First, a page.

Pope Francis appears in In Viaggio (Album/Alamy Stock Photo).

Gianfranco Rosi is one of Italy’s most important living documentary filmmakers. His films include El Sicario, Room 164 (2010), Sacro GRA (2013), and Fire at Sea (2016), which was nominated for an Oscar. His most recent film is In Viaggio: The Travels of Pope Francis, which is largely composed of archival footage shot during the pope’s thirty-seven journeys to fifty-three countries over the course of nine years. He spoke recently with Commonweal associate editor Griffin Oleynick. Their conversation has been edited for clarity and length.

Griffin Oleynick: The tenth anniversary of Francis’s pontificate coincided with the first anniversary of Russia’s invasion of Ukraine, which the pope was initially hesitant to directly condemn. How did the outbreak of war in Ukraine affect the making of In Viaggio?

Gianfranco Rosi: Enormously. I began making the film a little more than one year ago, before the beginning of the war. Initially it was impressionistic, without a definite structure or progression.

But last spring I traveled with the pope to Malta, where he spoke out strongly against the war in Ukraine. That was the moment when “history” intruded into my editing process, devouring everything I’d made before. It also threw me into a crisis, making me realize that I really needed to structure In Viaggio chronologically.

So I began with Pope Francis’s famous visit to the island of Lampedusa in the Mediterranean Sea in 2013. He spoke out in defense of migrants and refugees, and criticized our indifference to the suffering of those on the margins. His remarks back then were prophetic, setting him on a trajectory that led to his antiwar speech in Malta almost a decade later. When I heard it, it just crystallized everything for me, and In Viaggio became like a kind of cinematic Rubik’s Cube—the pieces fell into place.

I also returned to the footage of Pope Francis’s meeting with Patriarch Kirill of Moscow, which took place in Cuba in 2014. To me, it seemed like Francis had had a premonition. Alluding to Putin’s invasion of Crimea, the pope told Kirill that one day the “war would touch us all” unless we confronted it right then. He was actually talking about Crimea, and unfortunately, he was right—that conflict has indeed affected the whole world.

We can think of Pope Francis as a “contemporary of the future.” There’s a moment in the film that is a metaphor for how the pope’s prophetic thinking reaches us. It’s when he meets (by video conference) a group of astronauts living at the International Space Station during the pandemic. Seated at his desk in the Vatican, Francis simply says, “Good morning!” Then there’s complete silence, a long pause. After a few seconds, the pope’s voice finally arrives, so that the astronauts can hear him. In a sense, that’s the way it is with all of us, too.

GO: I’m struck by some of the formal choices you made in the film, which are unconventional by today’s documentary standards, especially for films about the pope. There’s no voiceover narration and very little context or exposition given—In Viaggio almost feels like a cinéma vérité film from the 1960s, or even a visual poem. Tell us about that.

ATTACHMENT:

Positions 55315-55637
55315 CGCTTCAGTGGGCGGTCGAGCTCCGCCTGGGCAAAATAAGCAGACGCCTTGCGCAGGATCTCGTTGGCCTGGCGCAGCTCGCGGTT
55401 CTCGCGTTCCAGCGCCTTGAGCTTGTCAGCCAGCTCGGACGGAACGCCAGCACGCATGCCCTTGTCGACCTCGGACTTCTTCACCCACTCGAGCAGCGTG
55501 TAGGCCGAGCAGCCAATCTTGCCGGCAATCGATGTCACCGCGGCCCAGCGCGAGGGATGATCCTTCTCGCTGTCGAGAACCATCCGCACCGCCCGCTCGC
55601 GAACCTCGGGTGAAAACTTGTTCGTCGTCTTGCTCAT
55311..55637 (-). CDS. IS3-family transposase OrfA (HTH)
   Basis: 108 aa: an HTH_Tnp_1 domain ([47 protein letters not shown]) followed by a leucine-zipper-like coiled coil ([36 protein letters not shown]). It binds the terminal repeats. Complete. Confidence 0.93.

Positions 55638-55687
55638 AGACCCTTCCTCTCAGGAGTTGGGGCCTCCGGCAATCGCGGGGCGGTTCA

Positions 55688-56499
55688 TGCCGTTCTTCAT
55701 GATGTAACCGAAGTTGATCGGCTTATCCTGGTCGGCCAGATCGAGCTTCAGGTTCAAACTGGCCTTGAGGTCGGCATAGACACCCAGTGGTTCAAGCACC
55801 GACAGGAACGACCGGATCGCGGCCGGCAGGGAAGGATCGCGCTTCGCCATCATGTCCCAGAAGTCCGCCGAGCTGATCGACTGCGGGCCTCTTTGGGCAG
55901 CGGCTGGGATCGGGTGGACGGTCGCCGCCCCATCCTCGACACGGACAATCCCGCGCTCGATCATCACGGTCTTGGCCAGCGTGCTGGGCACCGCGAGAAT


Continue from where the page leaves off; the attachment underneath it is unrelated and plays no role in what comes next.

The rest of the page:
GR: Yes, the film is very experimental. I don’t like making distinctions between fiction and documentary. For me, there’s just cinema, and what matters is whether a film is true or false. My process is different from, say, a director of feature films. I don’t use actors. And unlike many documentarians, I don’t have a huge staff. I’m a one-man crew working with reality. But I’m always attentive to the visual language of cinema: I add and subtract, taking reality and transforming it into something else. That’s always my challenge.

To me, it seemed like Francis had had a premonition. Alluding to Putin’s invasion of Crimea, the pope told Kirill that one day the “war would touch us all” unless we confronted it right then.

With In Viaggio I was trying to provoke an emotional experience on the part of the audience. If two hundred people see the film, I want them to have two hundred different individual reactions. The audience needs to be totally free to interact with Pope Francis in a very personal way. That’s why I include so much silence in the film. The moments of silence form a kind of backdrop, giving viewers space to breathe and reflect, just as Pope Francis himself takes time for contemplation.

When Pope Francis meets the Grand Ayatollah Ali al-Sistani in Iraq, the entire scene unfolds in total silence. Through the magic of cinema, their silence becomes a kind of voice, an evocation that enables viewers to converse wordlessly with Pope Francis. At least, that’s what In Viaggio has been for me. I’ve spent a lot of my career making movies and calling attention to many of the places he’s traveled to, like Lampedusa, Mexico, and Iraq. So the film is also a kind of personal dialogue with the important work Francis has done there.

Francis is always urging us not to lose our ability to dream. That really became my anchor. This is a pope who speaks to everyone, believers and nonbelievers, with great humility. He talks about urgent historical, political, and moral issues like migration, mass incarceration, climate justice, the arms trade, and war. In a sense the film evokes the great themes of his encyclicals, especially Fratelli tutti. It’s a collage of fragments, eighty minutes drawn from more than eight hundred hours of footage, most of which I didn’t shoot myself. So I was more of a spectator throughout. I wanted to make a portrait of the pope as a man, without resorting to theological or ideological categories.